#BoycottFrance : After Morocco, Muslim countries voice anger over the Prophet cartoons

From Morocco to Pakistan, official voices have denounced the re-publication of the Prophet's caricatures supported by the French president.

Sunday in Libya during a protest. / Ph. AFP
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In Muslim countries, more voices are condemning the publication of «offensive» cartoons of Prophet Mohammed. After Morocco denounced the act, Algeria’s High Islamic Council followed suit. «The High Islamic Council (HCI) strongly condemns this virulent campaign against the Prophet Muhammad», the body reacted.

«We deplore the emergence of groups which deviate from human values, and which in the name of freedom of expression, insult Islam and its Messenger», the High Islamic Council in Algeria said in a statement published on the Facebook page of the Algerian presidency.

Meanwhile, Mauritania voiced the same opinion, Monday, denouncing the campaign «against Islam, and the provocations done through insulting the Prophet Muhammad». Nouakchott condemned the acts that «have nothing to do with freedom of expression» and rejected «any action or attitude likely to incite racism and hatred». 

Despite this official statement, the Mauritanian government prevented protesters from observing a sit-in in front of the French embassy. The protest took place far from the diplomatic representation.

More than just a statement

Contrary to the measured reactions in the three Maghrebian capitals, Tripoli has chosen to raise the tone, urging the French President Emmanuel Macron to «reverse his provocative remarks and to apologize to nearly 1.3 billion Muslims in the world», said Mohamed El Kabalaoui, spokesman for the Libyan Ministry of Foreign Affairs in a statement read to the press.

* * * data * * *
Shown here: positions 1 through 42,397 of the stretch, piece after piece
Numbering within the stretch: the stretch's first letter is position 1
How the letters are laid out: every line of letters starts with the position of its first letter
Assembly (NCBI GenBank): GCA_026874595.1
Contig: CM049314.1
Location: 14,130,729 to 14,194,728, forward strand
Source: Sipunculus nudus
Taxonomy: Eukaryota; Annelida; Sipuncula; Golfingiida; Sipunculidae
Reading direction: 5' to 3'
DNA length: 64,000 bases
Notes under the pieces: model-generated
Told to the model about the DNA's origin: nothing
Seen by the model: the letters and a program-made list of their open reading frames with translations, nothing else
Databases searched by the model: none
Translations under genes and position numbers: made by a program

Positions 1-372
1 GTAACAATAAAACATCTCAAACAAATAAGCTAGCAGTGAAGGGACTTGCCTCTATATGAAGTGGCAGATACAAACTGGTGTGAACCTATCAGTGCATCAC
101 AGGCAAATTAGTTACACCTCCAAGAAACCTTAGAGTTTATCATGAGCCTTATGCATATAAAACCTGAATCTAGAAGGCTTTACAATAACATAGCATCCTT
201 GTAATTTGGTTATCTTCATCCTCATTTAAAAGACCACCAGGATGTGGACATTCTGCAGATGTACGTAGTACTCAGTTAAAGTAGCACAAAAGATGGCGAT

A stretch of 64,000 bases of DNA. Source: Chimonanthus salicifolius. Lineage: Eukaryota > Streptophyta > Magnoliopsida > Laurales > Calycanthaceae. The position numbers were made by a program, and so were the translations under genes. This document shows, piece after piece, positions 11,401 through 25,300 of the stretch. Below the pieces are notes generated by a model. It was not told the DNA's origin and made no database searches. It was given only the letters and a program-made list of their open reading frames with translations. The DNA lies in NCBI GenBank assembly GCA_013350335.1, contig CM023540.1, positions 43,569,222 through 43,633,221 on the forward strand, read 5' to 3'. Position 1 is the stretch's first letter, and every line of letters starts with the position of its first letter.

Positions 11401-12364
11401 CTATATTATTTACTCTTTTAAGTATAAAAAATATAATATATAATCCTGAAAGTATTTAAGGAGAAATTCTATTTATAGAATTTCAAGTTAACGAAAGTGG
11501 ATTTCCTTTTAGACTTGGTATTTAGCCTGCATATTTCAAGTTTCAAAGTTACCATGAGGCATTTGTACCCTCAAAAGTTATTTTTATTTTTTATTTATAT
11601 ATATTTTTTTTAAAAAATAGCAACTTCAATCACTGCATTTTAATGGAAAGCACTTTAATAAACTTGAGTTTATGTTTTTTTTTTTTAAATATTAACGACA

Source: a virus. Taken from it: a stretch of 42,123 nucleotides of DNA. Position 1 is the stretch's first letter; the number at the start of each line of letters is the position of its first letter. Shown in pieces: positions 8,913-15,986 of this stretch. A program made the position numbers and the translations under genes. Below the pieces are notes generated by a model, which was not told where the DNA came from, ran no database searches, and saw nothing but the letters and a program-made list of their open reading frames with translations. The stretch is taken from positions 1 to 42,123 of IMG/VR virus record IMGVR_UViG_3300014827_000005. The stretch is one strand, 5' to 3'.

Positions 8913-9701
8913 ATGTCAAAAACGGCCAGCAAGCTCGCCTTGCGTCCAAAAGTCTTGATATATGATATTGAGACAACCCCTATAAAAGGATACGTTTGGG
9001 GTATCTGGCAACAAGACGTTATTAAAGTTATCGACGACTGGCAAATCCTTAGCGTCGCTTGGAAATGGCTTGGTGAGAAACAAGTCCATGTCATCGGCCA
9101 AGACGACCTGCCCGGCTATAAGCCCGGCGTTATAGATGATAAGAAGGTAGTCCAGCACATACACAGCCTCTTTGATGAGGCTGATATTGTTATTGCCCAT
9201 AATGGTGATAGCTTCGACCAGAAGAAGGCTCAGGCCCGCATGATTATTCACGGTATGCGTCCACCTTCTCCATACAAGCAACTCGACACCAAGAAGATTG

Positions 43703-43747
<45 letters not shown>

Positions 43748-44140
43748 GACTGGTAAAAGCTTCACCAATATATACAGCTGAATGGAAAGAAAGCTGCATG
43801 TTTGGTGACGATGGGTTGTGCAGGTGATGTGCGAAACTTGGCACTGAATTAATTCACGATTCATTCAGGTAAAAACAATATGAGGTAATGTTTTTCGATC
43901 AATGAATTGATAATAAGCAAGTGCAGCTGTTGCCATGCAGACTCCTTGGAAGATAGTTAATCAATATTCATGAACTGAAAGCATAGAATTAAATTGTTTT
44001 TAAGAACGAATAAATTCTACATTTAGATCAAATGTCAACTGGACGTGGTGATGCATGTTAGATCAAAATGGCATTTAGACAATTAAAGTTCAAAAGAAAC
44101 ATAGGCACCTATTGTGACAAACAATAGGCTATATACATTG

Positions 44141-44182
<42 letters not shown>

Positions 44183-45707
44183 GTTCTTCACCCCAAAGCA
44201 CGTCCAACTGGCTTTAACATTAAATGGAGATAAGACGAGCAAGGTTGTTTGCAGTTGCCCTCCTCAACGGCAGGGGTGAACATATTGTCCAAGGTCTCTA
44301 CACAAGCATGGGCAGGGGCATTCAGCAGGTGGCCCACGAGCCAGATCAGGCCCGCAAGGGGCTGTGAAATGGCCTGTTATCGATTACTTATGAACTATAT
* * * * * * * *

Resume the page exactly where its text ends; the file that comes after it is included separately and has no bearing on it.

In Tunisia, in the absence of an official reaction, popular protest was heard. On Sunday, hundreds of Tunisians demonstrated in Tataouine (south-east of the country), against Macron's support for the publication of the Prophet caricatures. However, the Mufti (highest religious authority in the country) has not yet reacted.

In Kuwait, the foreign ministry said it was «deeply concerned about the re-publication of cartoons insulting the Prophet». It warned, however, against inciting hatred and violence, as well as the insistence to continue these acts and the tragic consequences it could result in.

On the same token, Qatar, known for its proximity to Turkey and the Muslim Brotherhood, ordered the postponement of the «French Cultural Week», scheduled at the University of Qatar, to a later date.

Pakistani Prime Minister Imran Khan described Macron's October 22 comments as «attacks on Islam». «It is unfortunate that he has chosen to encourage Islamophobia by attacking Islam rather than the terrorists who carry out violence, be it Muslims, White Supremacists or Nazi ideologists. Sadly, President Macron has chosen to deliberately provoke Muslims, including his own citizens», Khan wrote on Twitter on Sunday . 

On Monday, his foreign minister summoned the French ambassador to inform him of «Pakistan's condemnation of the systematic Islamophobic campaign carried out under the pretext of the defense of freedom of expression».

For the record, in October 2019, the anger of the Islamists led by the religious leader Fazlur Rehman almost brought down the power of Imran Khan.

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